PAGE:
By Neil Chenoweth, 30 July 2015

Shell Australia restructured its offshore debt in the past four years to pay $1.6 billion to related companies in Bermuda and Luxembourg, the company’s submission to the Senate inquiry into corporate tax avoidance reveals.

The payments include $995 million paid to Shell Treasury Luxembourg Sarl for cross-currency interest rate swaps from 2011 to 2014, with a further $611 million paid to a Bermuda associate for “interest and pensions”, Shell told the Senate committee.

The totals show a very different borrowing structure to 2010, when Shell listed interest payments of $162.7 million to a UK subsidiary but none to Luxembourg or Bermuda.

Shell is one of seven energy companies including ExxonMobil and Caltex which made submissions this week about their related-party transactions to the committee, which is chaired by Labor’s Sam Dastyari.

Chevron Australia has yet to respond to questions by the committee about its Singapore operations.

​The committee is due to make an interim report on its hearings this year, which have focused on Singapore earnings by the big US technology companies as well as miners BHP Billiton and Rio Tinto.

The committee is considering calling further hearings which would focus on energy companies after the next sitting of Parliament concludes, in three weeks’ time.

Shell’s submission filed on Thursday show that related-party payments jumped from $671 million in 2010 to average $922 million in the four years, with most of the increased payments going to Bermuda and Luxembourg.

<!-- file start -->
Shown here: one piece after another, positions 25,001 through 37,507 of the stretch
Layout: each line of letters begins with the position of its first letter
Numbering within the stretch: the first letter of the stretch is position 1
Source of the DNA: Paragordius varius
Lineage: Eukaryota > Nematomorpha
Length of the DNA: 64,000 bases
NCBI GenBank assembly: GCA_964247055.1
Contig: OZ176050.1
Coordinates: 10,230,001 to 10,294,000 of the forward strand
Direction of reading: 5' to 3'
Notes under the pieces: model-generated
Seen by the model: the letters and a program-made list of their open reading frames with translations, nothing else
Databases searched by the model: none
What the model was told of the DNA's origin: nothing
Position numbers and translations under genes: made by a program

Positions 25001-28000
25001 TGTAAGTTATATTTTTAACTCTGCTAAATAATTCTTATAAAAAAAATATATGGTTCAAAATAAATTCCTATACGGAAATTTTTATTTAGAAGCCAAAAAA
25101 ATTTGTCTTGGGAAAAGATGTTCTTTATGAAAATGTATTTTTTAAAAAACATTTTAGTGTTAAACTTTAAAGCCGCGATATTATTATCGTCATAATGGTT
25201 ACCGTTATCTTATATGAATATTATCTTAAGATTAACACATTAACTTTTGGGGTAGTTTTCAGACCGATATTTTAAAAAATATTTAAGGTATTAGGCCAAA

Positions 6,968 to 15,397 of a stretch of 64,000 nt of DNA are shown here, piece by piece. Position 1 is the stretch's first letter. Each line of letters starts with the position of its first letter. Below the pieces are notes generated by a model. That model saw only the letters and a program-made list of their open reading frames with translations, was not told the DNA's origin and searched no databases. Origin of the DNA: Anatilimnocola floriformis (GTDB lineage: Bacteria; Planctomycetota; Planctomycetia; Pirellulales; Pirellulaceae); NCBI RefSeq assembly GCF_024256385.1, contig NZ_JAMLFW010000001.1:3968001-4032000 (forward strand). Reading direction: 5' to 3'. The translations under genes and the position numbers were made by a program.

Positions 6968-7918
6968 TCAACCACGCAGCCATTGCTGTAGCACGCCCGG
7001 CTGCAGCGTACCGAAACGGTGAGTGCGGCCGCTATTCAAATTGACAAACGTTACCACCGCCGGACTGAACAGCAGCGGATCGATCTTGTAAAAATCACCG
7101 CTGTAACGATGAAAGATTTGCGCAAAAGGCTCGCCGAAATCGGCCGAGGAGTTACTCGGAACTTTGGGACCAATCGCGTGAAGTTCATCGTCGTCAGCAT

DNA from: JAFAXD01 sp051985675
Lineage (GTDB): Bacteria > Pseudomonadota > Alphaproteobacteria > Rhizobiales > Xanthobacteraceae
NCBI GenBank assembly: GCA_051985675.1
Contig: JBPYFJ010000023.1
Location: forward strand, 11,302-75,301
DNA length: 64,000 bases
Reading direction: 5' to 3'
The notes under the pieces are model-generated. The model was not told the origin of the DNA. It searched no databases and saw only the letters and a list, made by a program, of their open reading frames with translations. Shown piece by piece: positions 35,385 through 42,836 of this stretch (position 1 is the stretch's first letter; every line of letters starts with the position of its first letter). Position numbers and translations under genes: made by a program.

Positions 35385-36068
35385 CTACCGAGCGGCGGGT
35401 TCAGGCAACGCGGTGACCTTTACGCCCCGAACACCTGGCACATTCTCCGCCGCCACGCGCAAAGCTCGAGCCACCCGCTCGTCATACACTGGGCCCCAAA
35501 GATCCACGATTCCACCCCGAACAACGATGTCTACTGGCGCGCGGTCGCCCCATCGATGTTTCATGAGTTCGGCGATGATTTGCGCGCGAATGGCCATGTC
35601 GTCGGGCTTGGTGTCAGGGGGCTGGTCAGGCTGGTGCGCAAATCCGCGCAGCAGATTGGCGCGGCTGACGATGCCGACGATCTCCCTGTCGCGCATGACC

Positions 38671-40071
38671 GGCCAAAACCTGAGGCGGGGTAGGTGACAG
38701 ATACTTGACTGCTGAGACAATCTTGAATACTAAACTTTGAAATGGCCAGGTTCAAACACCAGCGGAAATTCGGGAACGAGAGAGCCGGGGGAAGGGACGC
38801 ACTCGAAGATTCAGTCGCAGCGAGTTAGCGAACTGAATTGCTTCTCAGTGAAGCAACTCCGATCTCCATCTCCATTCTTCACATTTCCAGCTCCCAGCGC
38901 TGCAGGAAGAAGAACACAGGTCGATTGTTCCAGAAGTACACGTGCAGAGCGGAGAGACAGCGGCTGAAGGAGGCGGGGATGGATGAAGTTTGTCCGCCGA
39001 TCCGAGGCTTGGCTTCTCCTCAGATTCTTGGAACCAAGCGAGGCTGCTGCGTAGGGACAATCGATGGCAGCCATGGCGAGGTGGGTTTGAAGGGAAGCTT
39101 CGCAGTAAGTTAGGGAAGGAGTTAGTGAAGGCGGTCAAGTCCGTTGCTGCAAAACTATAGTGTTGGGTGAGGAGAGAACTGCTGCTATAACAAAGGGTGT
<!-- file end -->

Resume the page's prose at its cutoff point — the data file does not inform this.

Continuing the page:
A further $2.4 billion was paid to Netherlands associates as payments for interest, project support and services and fees for intellectual property over the five years.

Shell reported sales of exports from the North-West Shelf to a Singapore associate which dropped from $711 million in 2010 to $512 million in 2014.

BP did not detail payments but said in the past five years it paid on average $154 million a year in services to UK associates and $32 million a year to an undisclosed country in royalties for use of brand names.

Caltex Australia provided no totals for its Singapore turnover but listed turnover of 10 of its competitors including Shell Eastern Trading ($148 billion), BP Singapore ($67 billion) and ExxonMobil Asia Pacific ($43 billion).

“Frankly there’s a lot of questions we have to get to the bottom of,” Senator Dastyari told The Australian Financial Review on Thursday evening.

Dastyari was critical of the lack of detail provided in many of the submissions.

“It’s hard not to suspect that there is a pattern of behaviours designed to minimise their Australian tax liabilities,” he said.

“You would be hard pressed justifying why sums of money of that magnitude would have any legitimate reason to be going to Luxembourg and Bermuda.”

The committee has been seeking to identify the unnamed energy company referred to in a redacted report by the Australian Tax Office, which is said to have transferred $11 billion to its Singapore operations in 2011-12.

Extracted in full from the Australian Financial Review.